The two traditions do have important differences. Memory palaces exist solely in the imagination; hand mnemonics exist half in the mind and half in the flesh. Another difference lies in their intended use. Memory palaces are idiosyncratic in nature, tailored to the quirks of personal experience and association, and used for private purposes; they are very much the province of an individual. Hand mnemonics, by contrast, are the province of a community, a tool for collective understanding. They offer a way of fixing and transmitting a shared system of knowledge. They serve private purposes, certainly — such as contemplation, in the case of the Mogao mnemonic, or calculation, in the case of Bede’s computus. But they also have powerful social functions in teaching, ritual, and communication…

The five-fingered memory machine: “Handy Mnemonics,” from @kensycoop in @PublicDomainRev.

* Steven Wright

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As we give it (to) the finger, we might recall an occasion for counting that required no fingers at all: on this date in 2015, a baseball game between Chicago White Sox and the Baltimore Orioles at Camden Yards set the all-time low attendance mark for Major League Baseball. Zero (0) fans were in attendance, because the stadium was closed to the public due to the 2015 Baltimore protests (over the death of Freddie Gray while in police custody).

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“Damn everything but the circus!”*…

Acro-balancing in Circus and Philosophy at the University of Kentucky, fall 2017

Meg Wallace, of the University of Kentucky, teaches the philosophy course that I wish I’d taken…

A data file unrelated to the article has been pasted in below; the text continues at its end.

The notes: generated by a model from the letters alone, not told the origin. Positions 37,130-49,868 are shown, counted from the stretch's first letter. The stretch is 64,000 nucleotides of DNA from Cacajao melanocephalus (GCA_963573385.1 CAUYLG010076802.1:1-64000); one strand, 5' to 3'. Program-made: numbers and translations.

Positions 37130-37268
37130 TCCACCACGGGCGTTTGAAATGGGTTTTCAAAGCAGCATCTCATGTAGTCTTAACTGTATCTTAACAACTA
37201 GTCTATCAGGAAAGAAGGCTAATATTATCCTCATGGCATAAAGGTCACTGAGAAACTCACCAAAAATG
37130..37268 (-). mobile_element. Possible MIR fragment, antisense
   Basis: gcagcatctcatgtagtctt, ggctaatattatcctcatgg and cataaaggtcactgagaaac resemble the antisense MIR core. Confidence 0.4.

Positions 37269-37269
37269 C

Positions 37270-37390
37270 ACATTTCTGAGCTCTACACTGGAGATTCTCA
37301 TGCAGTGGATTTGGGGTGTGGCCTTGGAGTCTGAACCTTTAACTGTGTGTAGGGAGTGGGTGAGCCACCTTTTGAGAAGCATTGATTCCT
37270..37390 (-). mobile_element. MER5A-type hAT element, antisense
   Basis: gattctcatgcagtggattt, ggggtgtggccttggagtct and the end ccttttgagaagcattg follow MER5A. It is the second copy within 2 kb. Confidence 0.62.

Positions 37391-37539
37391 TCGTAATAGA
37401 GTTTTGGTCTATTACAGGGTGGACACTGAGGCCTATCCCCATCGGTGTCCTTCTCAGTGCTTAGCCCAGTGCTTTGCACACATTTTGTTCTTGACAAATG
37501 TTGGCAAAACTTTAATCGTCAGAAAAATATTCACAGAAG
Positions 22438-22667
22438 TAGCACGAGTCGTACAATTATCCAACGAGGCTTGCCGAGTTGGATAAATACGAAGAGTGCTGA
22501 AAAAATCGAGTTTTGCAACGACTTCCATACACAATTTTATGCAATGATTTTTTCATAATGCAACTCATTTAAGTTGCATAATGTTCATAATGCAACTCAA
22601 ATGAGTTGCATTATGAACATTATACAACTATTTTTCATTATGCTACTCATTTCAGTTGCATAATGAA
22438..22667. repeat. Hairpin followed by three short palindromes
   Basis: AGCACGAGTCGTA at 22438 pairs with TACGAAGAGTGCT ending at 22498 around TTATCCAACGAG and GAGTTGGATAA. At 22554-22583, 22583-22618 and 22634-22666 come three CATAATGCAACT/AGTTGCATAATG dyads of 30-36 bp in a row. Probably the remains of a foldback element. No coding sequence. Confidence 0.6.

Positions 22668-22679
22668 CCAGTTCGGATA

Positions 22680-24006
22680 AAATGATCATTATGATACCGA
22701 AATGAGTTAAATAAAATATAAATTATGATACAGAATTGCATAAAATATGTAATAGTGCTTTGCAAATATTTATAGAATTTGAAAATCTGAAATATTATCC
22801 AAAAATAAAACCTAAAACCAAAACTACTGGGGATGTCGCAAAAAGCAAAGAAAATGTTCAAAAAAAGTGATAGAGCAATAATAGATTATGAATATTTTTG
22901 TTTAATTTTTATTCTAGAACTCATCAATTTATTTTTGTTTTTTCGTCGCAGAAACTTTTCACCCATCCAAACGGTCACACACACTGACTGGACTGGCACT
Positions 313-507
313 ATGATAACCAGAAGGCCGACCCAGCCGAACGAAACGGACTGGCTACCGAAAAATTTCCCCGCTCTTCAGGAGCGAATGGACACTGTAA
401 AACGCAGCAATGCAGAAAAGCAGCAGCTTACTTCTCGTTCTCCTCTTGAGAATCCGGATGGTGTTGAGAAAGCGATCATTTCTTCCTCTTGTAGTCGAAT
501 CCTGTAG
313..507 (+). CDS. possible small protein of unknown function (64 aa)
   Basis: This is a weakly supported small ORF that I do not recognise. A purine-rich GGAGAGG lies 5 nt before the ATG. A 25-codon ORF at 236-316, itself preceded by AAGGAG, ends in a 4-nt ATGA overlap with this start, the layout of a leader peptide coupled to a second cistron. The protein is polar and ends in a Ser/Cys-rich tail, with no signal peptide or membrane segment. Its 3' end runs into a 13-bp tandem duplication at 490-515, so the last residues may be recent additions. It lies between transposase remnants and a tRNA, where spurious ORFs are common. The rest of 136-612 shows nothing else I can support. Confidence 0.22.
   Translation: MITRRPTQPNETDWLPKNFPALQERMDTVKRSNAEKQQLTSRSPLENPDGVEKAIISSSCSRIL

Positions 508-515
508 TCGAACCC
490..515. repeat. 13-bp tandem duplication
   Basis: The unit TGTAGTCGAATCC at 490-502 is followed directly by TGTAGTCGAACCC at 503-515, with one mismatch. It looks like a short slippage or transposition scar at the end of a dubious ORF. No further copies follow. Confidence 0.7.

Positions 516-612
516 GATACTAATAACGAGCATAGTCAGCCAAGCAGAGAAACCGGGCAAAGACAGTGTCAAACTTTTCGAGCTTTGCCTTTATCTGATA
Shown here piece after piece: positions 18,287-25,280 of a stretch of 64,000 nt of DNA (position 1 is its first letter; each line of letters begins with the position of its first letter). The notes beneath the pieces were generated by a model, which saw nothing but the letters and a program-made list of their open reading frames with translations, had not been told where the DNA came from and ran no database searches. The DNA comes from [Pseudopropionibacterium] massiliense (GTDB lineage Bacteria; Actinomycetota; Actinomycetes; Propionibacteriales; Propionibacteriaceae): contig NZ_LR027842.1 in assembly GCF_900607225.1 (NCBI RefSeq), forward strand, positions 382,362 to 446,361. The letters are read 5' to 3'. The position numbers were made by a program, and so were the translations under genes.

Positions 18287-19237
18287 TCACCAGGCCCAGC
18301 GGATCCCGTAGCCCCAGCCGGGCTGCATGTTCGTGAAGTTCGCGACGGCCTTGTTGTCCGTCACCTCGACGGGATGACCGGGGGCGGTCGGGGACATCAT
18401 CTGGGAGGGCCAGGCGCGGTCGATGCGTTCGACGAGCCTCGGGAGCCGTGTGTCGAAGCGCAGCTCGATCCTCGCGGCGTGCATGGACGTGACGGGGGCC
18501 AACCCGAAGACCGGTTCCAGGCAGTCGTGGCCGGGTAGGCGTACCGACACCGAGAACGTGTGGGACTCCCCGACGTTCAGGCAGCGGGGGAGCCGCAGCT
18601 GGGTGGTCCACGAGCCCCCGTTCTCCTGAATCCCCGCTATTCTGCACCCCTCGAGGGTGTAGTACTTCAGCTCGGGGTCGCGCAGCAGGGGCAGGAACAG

The circus is ridiculous. Or: most people think it’s ridiculous. We even express our disdain for disorganized, poorly run groups by claiming, disparagingly, that such entities are “run like a circus.” (This isn’t true, of course. The amount of organization, discipline, and hard work that it takes to run a circus is mind-blowingly impressive.) But this is one reason why I teach Circus and Philosophy. I want to show students a new way into philosophy – through doing ridiculous things.

 It seems strange that philosophers often teach philosophy of art, philosophy of sport, philosophy of the performing arts, and so on, without having the students at least minimally participate in the activities or artforms that are being philosophized about. This lack of first-person engagement is especially unfortunate when the topic at hand crucially involves the perspective of the participant– the painter, the dancer, the actor, the aerialist, the clown. Circus and Philosophy is an attempt to explore this participation/theorizing gap. (Another aim is just to magic-trick undergrads into loving philosophy.)